An examination of crime reports in the Cayman Islands over the last five years reveals that the overall number of crimes committed here has increased by 21 per cent when comparing 2003 to 2007.
According to statistics released to the public for the first time by the Royal Cayman Islands Police Service, the total number of serious crimes rose by more than 11 per cent between ’03 and ’07, and the number of volume crimes went up by more than 37 per cent when comparing those two years.
Serious crimes, as defined by the RCIPS include burglaries, assaults, rapes, robberies, murders, and firearms-related crime. Volume crimes include theft, damage to property, threatening violence, minor assaults, and domestic violence-related incidents.
The numbers put to rest a long-running argument in the community over whether crime was actually lower here in recent times than it was prior to Hurricane Ivan’s arrival in September 2004. Clearly, there were more crimes reported in the Cayman Islands in 2007 than there were in 2003.
However, that simple comparison doesn’t tell the full story.
According to population estimates from the annual Labour Force Survey, Cayman had nearly 10,000 more people living here in 2007 than it did in 2003.
That makes a huge difference in the country’s crime rate.
When factoring in population differences, Cayman’s total crime rate per 1,000 residents, as well as its serious crime rate per 1,000 residents fell when comparing 2003 to 2007. The rate of volume crime still increased during that time.
In other words, the number of crimes in most reported categories has risen between 2003 and 2007, but the instances of crime happening to individuals is actually lower, percentage-wise, because more people live here.
Ivan skews stats
The arrival of Hurricane Ivan in the latter half of 2004 and the difficult time that followed is often blamed for creating a spike in crime on the islands. However, that’s not what statistics released by the RCIPS show.
Both serious and volume crimes dropped to unusually low levels in 2004. For instance, there were 584 total serious crimes reported to police in 2004, compared to 728 reported in 2003.
The population of the Cayman Islands also dropped considerably that year. In the spring of ’04 it was estimated at 44,240, by the end of the year it had dropped to 36,340.
By 2005, a population boom was occurring as the islands rebuilt and workers flocked to the country. According to the Labour Force Survey for 2005, Cayman’s total population jumped to 52,465 at that time.
There was a massive surge in crime during 2005. The total number of serious crimes reported doubled from what was reported in 2004. Volume crime went up by some 38 per cent from 2004.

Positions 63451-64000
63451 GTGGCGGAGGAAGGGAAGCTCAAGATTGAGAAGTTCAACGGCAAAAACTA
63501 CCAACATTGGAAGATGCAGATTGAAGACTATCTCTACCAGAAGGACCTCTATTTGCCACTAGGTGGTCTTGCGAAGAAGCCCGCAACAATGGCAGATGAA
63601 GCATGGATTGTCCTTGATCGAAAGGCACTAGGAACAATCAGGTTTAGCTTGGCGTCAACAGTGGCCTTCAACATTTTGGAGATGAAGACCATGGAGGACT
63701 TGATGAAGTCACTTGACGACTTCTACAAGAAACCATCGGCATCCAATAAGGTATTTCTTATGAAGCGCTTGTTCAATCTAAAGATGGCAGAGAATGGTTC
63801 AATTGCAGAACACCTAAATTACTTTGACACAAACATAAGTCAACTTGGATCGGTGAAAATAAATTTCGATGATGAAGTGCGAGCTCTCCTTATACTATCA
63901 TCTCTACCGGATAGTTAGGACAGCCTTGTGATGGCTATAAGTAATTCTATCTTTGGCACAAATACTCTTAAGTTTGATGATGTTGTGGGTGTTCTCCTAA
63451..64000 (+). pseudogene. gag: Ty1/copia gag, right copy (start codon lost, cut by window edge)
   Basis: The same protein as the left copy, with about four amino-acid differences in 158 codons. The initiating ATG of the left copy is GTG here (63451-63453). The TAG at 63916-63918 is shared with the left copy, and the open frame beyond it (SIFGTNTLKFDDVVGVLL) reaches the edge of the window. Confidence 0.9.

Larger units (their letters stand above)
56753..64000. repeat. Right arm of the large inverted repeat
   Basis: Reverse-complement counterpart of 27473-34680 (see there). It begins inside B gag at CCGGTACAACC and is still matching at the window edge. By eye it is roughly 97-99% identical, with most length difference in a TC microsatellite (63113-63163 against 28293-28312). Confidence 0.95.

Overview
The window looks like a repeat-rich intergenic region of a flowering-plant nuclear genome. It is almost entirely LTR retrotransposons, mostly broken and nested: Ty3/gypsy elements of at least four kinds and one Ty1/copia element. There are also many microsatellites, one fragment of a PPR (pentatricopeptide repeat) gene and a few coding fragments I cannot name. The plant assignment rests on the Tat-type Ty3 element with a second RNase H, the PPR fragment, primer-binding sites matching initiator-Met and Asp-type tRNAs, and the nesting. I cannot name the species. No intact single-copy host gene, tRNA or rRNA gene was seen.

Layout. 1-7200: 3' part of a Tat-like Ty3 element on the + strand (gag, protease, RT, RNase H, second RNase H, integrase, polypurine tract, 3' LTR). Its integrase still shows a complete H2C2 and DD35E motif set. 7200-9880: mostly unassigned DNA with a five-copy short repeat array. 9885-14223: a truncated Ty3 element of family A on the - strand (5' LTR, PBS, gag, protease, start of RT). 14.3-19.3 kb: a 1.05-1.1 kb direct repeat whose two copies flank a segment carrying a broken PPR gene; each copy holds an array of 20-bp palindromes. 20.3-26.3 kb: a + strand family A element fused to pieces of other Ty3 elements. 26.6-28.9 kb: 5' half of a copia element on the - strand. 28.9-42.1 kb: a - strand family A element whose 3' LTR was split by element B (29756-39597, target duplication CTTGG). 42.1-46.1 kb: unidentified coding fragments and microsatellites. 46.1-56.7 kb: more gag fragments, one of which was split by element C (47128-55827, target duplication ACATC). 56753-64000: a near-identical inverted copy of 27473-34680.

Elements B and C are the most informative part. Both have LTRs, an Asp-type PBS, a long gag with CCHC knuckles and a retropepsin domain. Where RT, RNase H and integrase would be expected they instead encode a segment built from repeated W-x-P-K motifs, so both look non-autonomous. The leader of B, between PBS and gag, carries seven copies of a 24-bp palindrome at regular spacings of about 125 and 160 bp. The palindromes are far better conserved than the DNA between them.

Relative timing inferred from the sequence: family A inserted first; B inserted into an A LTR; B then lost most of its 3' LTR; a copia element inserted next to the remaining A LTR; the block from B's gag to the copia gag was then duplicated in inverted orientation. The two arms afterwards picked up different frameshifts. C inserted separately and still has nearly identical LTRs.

However, it is important to note that both years seem to be anomalies in terms of crime for the Cayman Islands.
Comparing serious crime between 2003 and 2004, one would find close to a 20 per cent decrease for ’04. But compare those serious crime numbers between 2003 and 2005, and you get a 62 per cent increase for ’05.
Apples to apples
Police Commissioner Stuart Kernohan, who’s on required leave from the RCIPS, has said he’s proud of his department’s success in dropping reported serious crimes by 26 percent from 2005 to 2006. The department also saw another significant drop in the numbers of serious crimes reported during 2007.
However, it appears that the serious crime rate in the Cayman Islands over the last five years has not varied much at all, with the exception of 2005.
In 2003, there were approximately 16.49 serious crimes committed per 1,000 residents. In 2004, it was roughly 16 serious crimes per 1000. In 2006, the crime rate was 17.11 per 1,000, and in 2007 it dropped back to 15.07 serious crimes per 1000 people.
Only in 2005 did that rate jump to 22.53 serious crimes per 1,000.
The overall crime rate in 2003 (57.31 crimes per 1000 people) is virtually the same as it was last year (56.84 crimes per 1,000 people).
One area of concern for the RCIPS may be volume crimes, which have shown a steady rise over the past five years.
In 2003, there were 1,218 volume crimes reported. In 2007, that number rose to 1,675. Reports of domestic violence and minor assaults in particular have gone up by large percentages.
Police are also making many more firearms-related arrests in the past two years than they were five years ago. There were 23 reports of unlicensed firearm possession in the Cayman Islands last year, and 31 cases reported in 2006. In 2003, there were just 10.